#39 Your voice makes you immortal

During the mid-90s, renowned Tamil writer Sujata Rangarajan wrote an article talking about how the way we work will change with the advancement of computers and other forms of technology. He said that in a couple of years we can work from home.

We can redirect all our office mail to our home letterbox, send and receive emails from our home computers, copy essential files onto a CD or a Floppy drive, and attend important meetings through video conferencing. He even said that everything from scheduling meetings to managing essential client information will be available at our fingertips with handheld devices (Apple launched Newton in the 90s). I was surprised to read that piece which was way ahead of its time.

I'm sure someone else in the 90s, before or after Sujata had written this article, would've had a similar prediction and would've told their friends about this over a cup of tea or beer. But, the difference between that random person and a writer like Sujata is one has worked hard and made a name for himself. People heard him. Resonated with him. The other person on the other hand would've moved on with their life. His friends would've remembered the conversation when they read Sujata's piece.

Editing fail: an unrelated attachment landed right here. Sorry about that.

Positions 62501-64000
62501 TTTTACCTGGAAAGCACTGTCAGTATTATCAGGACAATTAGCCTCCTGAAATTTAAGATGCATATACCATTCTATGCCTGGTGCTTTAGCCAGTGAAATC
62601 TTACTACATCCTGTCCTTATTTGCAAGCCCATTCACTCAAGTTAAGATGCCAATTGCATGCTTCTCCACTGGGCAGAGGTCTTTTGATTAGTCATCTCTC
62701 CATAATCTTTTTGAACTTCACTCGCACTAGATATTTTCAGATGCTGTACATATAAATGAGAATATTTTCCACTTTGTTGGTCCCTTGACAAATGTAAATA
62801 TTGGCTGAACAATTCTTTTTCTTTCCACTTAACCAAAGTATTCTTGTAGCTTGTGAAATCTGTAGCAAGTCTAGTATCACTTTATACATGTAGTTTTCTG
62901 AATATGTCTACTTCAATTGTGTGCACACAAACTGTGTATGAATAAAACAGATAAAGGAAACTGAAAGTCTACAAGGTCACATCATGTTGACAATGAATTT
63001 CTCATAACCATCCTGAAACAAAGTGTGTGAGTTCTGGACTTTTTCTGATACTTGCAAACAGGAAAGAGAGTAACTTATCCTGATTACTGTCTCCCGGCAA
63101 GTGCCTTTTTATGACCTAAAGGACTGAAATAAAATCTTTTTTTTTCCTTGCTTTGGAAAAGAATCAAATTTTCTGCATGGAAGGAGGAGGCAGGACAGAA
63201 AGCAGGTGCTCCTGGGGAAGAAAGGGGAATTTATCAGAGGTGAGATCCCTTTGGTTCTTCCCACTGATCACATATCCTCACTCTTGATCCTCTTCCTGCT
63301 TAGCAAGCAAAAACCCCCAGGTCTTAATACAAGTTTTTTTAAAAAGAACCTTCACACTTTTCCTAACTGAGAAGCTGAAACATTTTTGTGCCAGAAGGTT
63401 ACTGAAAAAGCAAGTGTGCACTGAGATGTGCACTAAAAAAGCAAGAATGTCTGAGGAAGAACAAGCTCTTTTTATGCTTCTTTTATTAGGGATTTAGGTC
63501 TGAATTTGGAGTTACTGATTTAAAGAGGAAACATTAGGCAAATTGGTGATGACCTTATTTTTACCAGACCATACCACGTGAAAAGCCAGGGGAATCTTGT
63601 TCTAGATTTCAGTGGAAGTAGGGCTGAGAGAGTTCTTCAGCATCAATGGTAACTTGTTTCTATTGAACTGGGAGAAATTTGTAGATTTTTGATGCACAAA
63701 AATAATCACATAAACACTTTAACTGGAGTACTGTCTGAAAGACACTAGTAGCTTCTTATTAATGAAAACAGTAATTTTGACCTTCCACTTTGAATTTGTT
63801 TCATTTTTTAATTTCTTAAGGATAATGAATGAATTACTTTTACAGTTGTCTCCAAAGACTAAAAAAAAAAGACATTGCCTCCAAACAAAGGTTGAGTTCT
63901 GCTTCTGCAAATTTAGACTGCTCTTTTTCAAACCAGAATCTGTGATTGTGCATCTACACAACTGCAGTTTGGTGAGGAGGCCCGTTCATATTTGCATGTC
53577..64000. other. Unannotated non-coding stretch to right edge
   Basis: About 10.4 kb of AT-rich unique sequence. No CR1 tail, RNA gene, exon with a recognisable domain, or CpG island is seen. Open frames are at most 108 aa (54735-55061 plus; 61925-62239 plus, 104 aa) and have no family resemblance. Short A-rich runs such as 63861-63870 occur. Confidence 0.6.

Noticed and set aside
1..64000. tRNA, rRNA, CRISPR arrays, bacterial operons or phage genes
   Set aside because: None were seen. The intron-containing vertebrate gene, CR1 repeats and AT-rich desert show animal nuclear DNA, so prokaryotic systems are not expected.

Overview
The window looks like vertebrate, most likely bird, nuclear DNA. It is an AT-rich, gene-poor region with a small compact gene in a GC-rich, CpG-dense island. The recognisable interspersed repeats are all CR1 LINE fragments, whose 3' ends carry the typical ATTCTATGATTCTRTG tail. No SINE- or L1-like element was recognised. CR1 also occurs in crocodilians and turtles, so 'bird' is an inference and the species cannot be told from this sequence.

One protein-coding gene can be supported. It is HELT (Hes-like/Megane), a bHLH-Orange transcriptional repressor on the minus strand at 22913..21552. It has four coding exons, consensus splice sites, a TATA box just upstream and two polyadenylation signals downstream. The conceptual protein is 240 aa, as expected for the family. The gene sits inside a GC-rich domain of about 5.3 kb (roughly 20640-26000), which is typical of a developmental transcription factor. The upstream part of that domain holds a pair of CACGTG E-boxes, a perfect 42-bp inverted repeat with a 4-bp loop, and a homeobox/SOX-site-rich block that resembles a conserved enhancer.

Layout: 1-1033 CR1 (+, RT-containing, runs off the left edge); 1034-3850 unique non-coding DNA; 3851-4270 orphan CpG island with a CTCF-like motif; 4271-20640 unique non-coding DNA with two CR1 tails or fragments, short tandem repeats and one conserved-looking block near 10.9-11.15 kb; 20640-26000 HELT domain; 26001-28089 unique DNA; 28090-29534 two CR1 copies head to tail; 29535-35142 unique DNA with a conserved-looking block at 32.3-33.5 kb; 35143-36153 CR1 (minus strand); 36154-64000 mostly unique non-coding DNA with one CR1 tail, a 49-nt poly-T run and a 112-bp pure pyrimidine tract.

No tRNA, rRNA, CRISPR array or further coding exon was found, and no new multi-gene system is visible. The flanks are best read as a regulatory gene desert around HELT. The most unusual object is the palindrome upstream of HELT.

But, times have changed. The internet and social media have decentralized the whole writer-reader relationship. You don't have to wait for years to get published. Whatever you have to say, you can say it now. You can say it in different media forms - a blog, a tweet, an ebook, a course, or a YouTube video and you can get more readers and subscribers than you can imagine.

Social media has given everyone a voice. It has become a portal for everyone to tell the world their views on a variety of topics. But, many of us have seemed to lost the one thing that is needed to make a lasting impact in our world - our voice. We drown ourselves in distractions. Wherever we go, someone is trying to sell us something. We're always hustling. Always learning. Always running aimlessly to win some imaginary race. Stop. Disconnect. Spend a lot of time thinking. Find your voice and put it out there. You never know! Someone could be quoting you 30 years from now.

You'll only receive email when they publish something new.

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